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Composed in 1717, BWV 1043, otherwise known as the 'Bach Double' is one of the most famous of his works - and a fine example of a Baroque concerto.
When Bach arrived in Leipzig in 1723, he inherited a professional music staff of four town pipers, three violinists and one apprentice. At the age of 48, he had taken what seemed to him to be a backward move in his career, becoming Kantor of St Thomas’s. He built up his force of musicians by recruiting from his school and the nearby university.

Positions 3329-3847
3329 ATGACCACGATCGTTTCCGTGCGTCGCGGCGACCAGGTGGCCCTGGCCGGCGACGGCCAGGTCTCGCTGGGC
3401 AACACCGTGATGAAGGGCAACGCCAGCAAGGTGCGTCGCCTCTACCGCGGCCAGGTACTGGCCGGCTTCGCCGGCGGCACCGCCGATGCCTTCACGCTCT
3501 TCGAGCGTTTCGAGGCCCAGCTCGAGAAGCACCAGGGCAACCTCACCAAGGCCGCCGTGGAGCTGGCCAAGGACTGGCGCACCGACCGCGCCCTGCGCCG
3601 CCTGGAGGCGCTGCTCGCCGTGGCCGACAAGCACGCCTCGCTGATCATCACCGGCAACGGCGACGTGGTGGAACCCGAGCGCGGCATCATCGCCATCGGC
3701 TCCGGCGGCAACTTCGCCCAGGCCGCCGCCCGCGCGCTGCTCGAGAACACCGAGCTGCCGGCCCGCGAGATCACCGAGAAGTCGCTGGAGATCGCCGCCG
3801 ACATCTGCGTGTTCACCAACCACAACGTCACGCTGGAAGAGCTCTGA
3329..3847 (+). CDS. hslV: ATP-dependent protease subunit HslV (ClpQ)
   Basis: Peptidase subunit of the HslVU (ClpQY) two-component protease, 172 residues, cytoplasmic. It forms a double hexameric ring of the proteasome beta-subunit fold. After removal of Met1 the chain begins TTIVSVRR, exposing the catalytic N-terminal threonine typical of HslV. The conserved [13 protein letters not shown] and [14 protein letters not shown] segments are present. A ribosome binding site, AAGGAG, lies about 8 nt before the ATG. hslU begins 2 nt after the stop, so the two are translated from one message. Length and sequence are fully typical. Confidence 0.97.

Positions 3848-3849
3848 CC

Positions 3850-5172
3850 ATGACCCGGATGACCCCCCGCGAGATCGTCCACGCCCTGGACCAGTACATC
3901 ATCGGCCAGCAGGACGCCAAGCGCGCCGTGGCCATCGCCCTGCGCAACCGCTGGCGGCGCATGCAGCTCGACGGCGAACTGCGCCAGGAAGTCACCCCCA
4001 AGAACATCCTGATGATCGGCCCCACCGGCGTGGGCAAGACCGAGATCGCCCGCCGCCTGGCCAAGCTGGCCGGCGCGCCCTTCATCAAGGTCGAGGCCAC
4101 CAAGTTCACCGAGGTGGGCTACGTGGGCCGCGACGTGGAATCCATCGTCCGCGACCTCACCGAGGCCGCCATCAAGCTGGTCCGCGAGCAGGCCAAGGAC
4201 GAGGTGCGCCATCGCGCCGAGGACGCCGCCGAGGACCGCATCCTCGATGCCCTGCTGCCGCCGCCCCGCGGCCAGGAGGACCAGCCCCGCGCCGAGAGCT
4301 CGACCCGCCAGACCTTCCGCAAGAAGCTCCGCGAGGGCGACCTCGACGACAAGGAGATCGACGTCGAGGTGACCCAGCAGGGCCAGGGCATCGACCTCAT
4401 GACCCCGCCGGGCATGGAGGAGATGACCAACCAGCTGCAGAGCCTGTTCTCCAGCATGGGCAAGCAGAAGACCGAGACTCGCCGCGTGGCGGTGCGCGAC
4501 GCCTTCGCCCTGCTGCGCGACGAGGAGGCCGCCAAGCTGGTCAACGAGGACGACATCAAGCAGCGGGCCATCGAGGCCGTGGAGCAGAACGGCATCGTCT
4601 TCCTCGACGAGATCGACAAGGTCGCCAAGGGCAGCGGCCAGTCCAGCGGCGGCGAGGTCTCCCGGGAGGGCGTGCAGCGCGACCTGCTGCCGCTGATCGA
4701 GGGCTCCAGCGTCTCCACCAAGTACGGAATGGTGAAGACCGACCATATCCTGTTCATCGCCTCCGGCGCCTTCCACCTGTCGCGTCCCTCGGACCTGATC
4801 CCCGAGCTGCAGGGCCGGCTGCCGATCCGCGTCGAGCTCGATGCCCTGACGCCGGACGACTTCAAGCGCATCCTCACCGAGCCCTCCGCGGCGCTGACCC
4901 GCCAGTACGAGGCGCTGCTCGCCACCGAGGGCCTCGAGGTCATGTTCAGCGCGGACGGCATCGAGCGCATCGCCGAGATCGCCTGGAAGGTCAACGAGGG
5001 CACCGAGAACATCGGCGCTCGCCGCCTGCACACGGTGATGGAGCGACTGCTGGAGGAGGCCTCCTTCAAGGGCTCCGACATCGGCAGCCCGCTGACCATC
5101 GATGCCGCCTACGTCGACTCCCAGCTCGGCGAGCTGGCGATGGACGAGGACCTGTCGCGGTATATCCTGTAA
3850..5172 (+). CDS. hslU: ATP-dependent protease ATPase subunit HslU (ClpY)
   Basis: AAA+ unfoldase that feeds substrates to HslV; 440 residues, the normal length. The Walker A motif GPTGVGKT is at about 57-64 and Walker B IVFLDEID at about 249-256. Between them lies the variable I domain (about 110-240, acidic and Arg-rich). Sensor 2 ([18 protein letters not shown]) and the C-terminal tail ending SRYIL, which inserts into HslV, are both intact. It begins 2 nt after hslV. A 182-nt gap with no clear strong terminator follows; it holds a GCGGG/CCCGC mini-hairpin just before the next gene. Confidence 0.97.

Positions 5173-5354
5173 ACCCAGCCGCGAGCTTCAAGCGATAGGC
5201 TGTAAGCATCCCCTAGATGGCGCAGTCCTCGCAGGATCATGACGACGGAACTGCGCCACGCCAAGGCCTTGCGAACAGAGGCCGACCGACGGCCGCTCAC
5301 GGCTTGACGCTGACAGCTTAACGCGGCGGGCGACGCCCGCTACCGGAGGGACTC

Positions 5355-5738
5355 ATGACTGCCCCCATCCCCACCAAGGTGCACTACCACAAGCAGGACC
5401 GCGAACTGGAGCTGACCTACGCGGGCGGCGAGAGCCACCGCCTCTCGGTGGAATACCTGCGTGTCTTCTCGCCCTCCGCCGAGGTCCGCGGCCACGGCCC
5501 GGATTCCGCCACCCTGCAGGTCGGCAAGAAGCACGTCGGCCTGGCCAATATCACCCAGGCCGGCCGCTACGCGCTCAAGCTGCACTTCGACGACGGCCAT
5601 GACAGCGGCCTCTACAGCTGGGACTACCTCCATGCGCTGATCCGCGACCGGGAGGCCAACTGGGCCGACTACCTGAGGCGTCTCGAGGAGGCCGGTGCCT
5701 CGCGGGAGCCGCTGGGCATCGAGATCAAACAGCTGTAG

Composed in 1717, the 'Bach Double', as it is often called, came with him from his previous job in Cöthen, but seven years after he had arrived in Leipzig, he made a transcription for two harpsichords. Many of Bach’s orchestrations were for purely pragmatic reasons, so we might presume that none of the three fiddlers were up to playing it in its original form. However, when the Cöthen version of the work was lost, Bach specialists were able to reconstruct it from the harpsichord version. The slow movement is surely one of Bach’s most sublime creations.